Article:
What if Borat had been Australian? What if Sacha Baron Cohen's famous character had been a boorish anti-Semitic ignoramus who hailed from, say, Wagga Wagga? What if the joke was on us?
That's something I'm pondering as I'm travelling through the country that Borat was making fun of: Kazakhstan. You all know Kazakhstan, of course – and that's mostly due to Baron Cohen's swaggering moustachioed journalist with a penchant for mankinis, racism, and making people deeply uncomfortable. The movie came out 12 years ago, but it's still one of the only things most people know about Kazakhstan.
So it's strange to be here and to see this place and its people and to know that they're real. This is the home of Borat. And the joke is on them.
"I guess I have two feelings about him," says Dana, my tour guide in the Kazakh capital of Astana, as we sit down for coffee in a big, modern shopping mall. She'd asked a few seconds ago if I had any questions about her country, and I decided to broach a topic I'd been afraid to mention. What do people here think of Borat?
"On one hand I don't like him," Dana continues, "because he's making these jokes about us. And why us? What did we do? But on the other hand," she sighs, "I guess now everyone has heard of Kazakhstan."
We've heard of Kazakhstan, it's true – but we don't know what to make of it. The Central Asian country almost didn't seem real when we were watching Borat. That was kind of the point, I guess. Baron Cohen purposefully chose a country that people knew absolutely nothing about, but could easily believe was pretty crap.
Kazakhstan was an abstract concept to viewers. The actual country, the real place, felt so far removed from reality that it was hard to feel sorry for any people who might live there. Baron Cohen played on his American hosts' ignorance in the film, but he also played on his viewers'; it was a victimless crime. And anyway, they probably don't even have TVs in Kazakhstan – it's not like people there would even know.
Though, they did know. Of course. They do have TVs in Kazakhstan. And they were fairly bewildered, and then angry, at having unwittingly become the butt of an international joke. Why us? What did we do? There was anger at the parts of the film that were so blatantly untrue; but there was also anger, I would imagine, at the parts of the film that felt a little too familiar.
If you look close enough, after all, you can see shades of the dictatorial Kazakhstan Borat described in its leader Nursultan Nazarbayev, who was last re-elected with a highly suspicious 98 per cent of the vote, and who has several museums dedicated to his life and work in Astana. The country isn't known for anti-Semitism, but there have been accusations of human rights abuses: no free press, no free speech, no free elections. And Borat's claim that the national dietary staples are horse meat and horse urine isn't quite true – they're horse meat and horse milk.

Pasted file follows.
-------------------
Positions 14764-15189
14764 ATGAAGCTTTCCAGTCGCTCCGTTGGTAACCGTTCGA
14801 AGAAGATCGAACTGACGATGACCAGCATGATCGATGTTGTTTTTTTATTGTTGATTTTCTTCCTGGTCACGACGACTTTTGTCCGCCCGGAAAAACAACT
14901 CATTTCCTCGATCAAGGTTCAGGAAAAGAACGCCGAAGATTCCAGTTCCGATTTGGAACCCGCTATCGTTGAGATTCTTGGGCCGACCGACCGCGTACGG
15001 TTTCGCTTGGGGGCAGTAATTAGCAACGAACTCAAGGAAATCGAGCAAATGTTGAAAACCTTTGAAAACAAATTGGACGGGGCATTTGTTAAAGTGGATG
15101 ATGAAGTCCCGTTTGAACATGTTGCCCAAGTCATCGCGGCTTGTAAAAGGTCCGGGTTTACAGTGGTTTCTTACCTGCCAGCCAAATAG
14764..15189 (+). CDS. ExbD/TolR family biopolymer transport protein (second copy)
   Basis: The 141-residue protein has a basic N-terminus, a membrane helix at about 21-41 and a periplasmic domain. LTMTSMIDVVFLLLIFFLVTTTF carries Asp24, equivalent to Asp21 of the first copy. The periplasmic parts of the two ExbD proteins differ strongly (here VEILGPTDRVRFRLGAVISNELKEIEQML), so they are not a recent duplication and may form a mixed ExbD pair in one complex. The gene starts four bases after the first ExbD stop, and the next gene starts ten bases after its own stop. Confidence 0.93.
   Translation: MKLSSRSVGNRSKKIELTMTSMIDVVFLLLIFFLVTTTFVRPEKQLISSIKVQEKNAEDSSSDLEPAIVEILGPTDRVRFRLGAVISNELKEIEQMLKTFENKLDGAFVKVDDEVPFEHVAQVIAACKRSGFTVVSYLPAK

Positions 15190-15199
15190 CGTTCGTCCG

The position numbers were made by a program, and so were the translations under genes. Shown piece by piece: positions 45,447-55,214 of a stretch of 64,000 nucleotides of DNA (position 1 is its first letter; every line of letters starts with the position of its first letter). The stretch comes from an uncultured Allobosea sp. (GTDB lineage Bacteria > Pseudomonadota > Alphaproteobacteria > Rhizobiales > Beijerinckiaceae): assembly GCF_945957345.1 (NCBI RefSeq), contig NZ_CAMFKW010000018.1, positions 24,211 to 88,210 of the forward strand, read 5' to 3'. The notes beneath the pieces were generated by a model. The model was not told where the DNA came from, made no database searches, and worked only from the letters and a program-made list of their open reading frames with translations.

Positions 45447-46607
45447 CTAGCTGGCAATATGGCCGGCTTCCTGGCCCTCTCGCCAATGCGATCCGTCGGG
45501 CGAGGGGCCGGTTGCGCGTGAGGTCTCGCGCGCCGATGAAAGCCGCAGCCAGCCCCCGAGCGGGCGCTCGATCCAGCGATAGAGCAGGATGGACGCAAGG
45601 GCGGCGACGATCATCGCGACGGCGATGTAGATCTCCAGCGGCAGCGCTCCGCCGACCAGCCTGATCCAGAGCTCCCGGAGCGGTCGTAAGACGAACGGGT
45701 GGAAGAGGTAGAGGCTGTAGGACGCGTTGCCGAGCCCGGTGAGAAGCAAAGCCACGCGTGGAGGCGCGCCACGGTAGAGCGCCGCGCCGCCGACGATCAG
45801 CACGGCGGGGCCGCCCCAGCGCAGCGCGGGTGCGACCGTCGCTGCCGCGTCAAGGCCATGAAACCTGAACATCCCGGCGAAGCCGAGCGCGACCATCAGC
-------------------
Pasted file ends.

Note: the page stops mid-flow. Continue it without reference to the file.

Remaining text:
Still, there's plenty here that puts the lie to the man in the mankini. No one in Kazakhstan talks like Borat, for starters. No one says, "It's niiiiice." Kazakhstan is also surprisingly modern – the country ranks No. 56 on the UN's Human Development Index, which makes it by far the most advanced of the 'Stans, and puts it alongside the likes of Oman and Malaysia, and well ahead of Brazil, Thailand, and even China.
This is a country of genuine wealth, thanks to deposits of oil and natural gas and some good financial management. In Astana it has some of the most impressive modern architecture on the planet. It also seems, on face value at least, a broadly tolerant place, where people of different ethnicities and religions mix freely and peacefully. It's safe here. It's comfortable. The horse meat and the horse milk are pretty gross, but if you avoid them everything's fine.
It's nice to see that. It's nice, in fact, to visit any country that's the butt of others' jokes to see what they're really like. The English love making fun of the Irish, but then you go there and you realise what a friendly and fun place Ireland is. Australians make jokes about Kiwis, but we also should acknowledge that we've got one of the world's great tourist destinations just across the ditch.
The whole world was laughing at Kazakhstan, and you have to feel for them. Australians wouldn't have been too happy if Borat was an Aussie. We can make fun of ourselves, but it's different when someone else does it. It's mean. It creates stereotypes that can last a lifetime.
That's why you have to go to Kazakhstan to see it for yourself, to see that the nation doesn't match up to the satire. It's not backwards. It's not racist. In fact, to quote a well-known figure in that country: It's niiiice.
Have you visited a destination that's the butt of people's jokes? How did you find it?
The writer is visiting Kazakhstan as a guest of Wendy Wu Tours.
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